Turkey in Europe or Asia? A Turkish Answers

Last Update:

As a Turkish person, I even asked myself this question several times.

Let me give you the facts, and then As a Turkish, I will share my thoughts on Turkey’s cultural alignment between Europe and the Middle East.

The main dilemma about Europe being a continent is Europe is not actually a continent but a peninsula of Asia. 

Europe as defined by Wikipedia:

Europe is commonly considered to be separated from Asia by the watershed of the Ural Mountains, the Ural River, the Caspian Sea, the Greater Caucasus, the Black Sea, and the waterways of the Turkish Straits.

Although much of this border is over land, Europe is generally accorded the status of a full continent because of its great physical size and the weight of its history and traditions.” Source

As you can understand from this definition, Europe is regarded as a continent not because it is geographically a continent but because Europe has a unique historical and cultural identity. 

The definition of European borders changed many times in history, and the vagueness of European borders also created debates about if some countries are located in Asia and Europe.

According to Wikipedia, 7 Continents of the World

Is Turkey Europe or Asia?

Short answer.

Turkey is a large country with a rectangular shape, Turkish territory that bridges southeastern Europe and Asia

Turkey has a territory in both Asia and Europe.

For this reason, Turkey is a transcontinental country. The European portion of Turkey (Thrace region) comprises 3% of the country and 15% of Turkey’s population. Anatolia is the name of the Asian part of Turkey.

Long Answer (or if you ask, “Is Turkey part of Europe or Asia”

Turkey is a bridge country between Asian and European countries, and culturally and historically closer to European countries. 

Turkey is culturally part of a European country and linguistically a Central Asian country.

Let me try to help you understand Turkish society’s European and Asian parts.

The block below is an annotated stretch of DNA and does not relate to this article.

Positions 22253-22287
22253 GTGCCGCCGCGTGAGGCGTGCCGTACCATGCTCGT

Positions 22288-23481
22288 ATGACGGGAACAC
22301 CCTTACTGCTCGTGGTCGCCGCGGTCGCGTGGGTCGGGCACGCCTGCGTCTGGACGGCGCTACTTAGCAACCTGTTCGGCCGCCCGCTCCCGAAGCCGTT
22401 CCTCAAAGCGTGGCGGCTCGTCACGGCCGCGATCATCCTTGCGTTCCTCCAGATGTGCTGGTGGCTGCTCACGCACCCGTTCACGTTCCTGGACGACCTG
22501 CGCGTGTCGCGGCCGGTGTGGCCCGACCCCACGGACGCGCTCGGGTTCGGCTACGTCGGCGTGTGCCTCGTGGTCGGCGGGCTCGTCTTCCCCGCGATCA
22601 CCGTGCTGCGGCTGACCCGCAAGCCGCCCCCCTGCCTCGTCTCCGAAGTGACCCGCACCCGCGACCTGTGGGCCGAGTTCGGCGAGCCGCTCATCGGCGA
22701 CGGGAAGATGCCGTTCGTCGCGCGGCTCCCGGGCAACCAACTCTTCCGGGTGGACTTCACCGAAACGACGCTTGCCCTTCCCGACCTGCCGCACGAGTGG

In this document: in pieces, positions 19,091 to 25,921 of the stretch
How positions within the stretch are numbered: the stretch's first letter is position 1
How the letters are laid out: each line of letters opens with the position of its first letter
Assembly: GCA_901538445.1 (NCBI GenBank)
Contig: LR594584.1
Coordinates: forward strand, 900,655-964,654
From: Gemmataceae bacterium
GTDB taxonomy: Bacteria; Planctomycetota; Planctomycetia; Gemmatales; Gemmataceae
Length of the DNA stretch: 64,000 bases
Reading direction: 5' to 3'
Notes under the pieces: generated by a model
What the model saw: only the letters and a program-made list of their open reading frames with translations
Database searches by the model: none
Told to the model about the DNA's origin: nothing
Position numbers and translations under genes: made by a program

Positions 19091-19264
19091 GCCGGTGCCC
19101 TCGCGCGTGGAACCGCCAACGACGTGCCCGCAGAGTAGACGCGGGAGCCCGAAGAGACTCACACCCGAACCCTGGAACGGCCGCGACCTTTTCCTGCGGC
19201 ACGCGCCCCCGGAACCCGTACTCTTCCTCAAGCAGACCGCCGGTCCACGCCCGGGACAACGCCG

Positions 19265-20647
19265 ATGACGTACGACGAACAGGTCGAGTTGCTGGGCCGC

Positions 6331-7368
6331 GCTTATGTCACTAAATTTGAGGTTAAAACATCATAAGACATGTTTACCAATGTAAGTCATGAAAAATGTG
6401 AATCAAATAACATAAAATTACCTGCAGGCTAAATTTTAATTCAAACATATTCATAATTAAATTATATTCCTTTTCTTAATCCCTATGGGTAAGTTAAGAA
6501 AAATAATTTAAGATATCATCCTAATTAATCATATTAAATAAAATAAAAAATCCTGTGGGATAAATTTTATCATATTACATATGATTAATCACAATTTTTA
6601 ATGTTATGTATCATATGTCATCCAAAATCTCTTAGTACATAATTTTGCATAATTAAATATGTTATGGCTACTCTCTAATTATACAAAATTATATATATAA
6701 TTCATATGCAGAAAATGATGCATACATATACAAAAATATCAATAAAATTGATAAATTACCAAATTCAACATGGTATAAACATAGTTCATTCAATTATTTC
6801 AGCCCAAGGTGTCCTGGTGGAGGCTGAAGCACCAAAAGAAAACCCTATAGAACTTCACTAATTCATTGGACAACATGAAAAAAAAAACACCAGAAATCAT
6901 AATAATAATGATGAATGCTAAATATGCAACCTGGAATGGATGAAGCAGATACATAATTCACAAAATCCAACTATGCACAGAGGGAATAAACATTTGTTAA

Is Turkey part of Europe or Asia?

Turkey is a transcontinental country with Asian and European parts. For this reason, Turkey is called a Eurasian country.

Yet, Turkey is a country with liberal values and a secular democratic government.

Turkey has deep-rooted democratic traditions that evolved side by side with European democracies.

Turkish Gender equality is on par with European democracies. Please read my article on Turkish Women to learn more.

Can you see the banner “Are British Women Worth Less Than Turkish Women?”? – From a protest for equal pay in the UK circa the 1960s. Source

Turkey was one of the first European countries to accept secularism, and Turkey was also one of the first countries to recognize equal voting for women in 1930. (A decade before Belgium, France, and Italy.)

These changes gave women the right to divorce, equal rights in inheritance, and custody of their children.

For this reason, since the beginning of the 20th century, Turkey has been regarded as a first-world country. Turkey is one of the key members of the Western Alliance and a member of NATO.

You can check my article to learn more about why Turkey is regarded as a first-world country.

Yet, Turkey also has strong cultural and linguistic ties with Central Asian Turkic countries.

Turkish is an Altaic language with grammatical similarities to Hungarian, Finnish, Korean, Mongolian and Japanese languages.

Please check my article if you wish to learn more about the Turkish language and its origins.

Turkish people are genetically most similar to South Italians and Greeks.

The most significant difference between Turkish ethnic origins and other South Europeans is Turkish people’s Central Asian heritage.

More than 15% of Turkish genetic ancestry is believed to come from Central Asian Turkic people. 

Yet, This number may be higher because Turkic people are known to have some degree of European DNA.

For more information on that, you can check my article on Turkish people’s race and my other article on how Turkish people look.

Turkey is a European Country

Europe and Europeness are built on Greek and Roman Empire cultural traditions. Turkey also embraces Roman Empire traditions. 

For more than 600 years, the Turkish capital was Istanbul, the capital of the East Roman Empire.

The Turkish Ottoman Empire was a major power in Europe, ruling a significant part of Europe and controlling most of the Mediterranean. 

Yes, there are Central Asian Turkic elements in our culture, but the Turkish government structure and all of Turkey’s economic and political organizations are based on the Roman Empire and Western legal traditions similar to European countries.

Turkey, besides being politically, culturally, and economically aligned to Europe, Turkish people are European. 

Turkey is not a country where European norms were dictated, and the nation was civilized by Europeans. 

For ages, Turkey and Turkish people directly contributed to European culture and played a major role in the formation of European culture. Turkey is part of Europe like any European nation.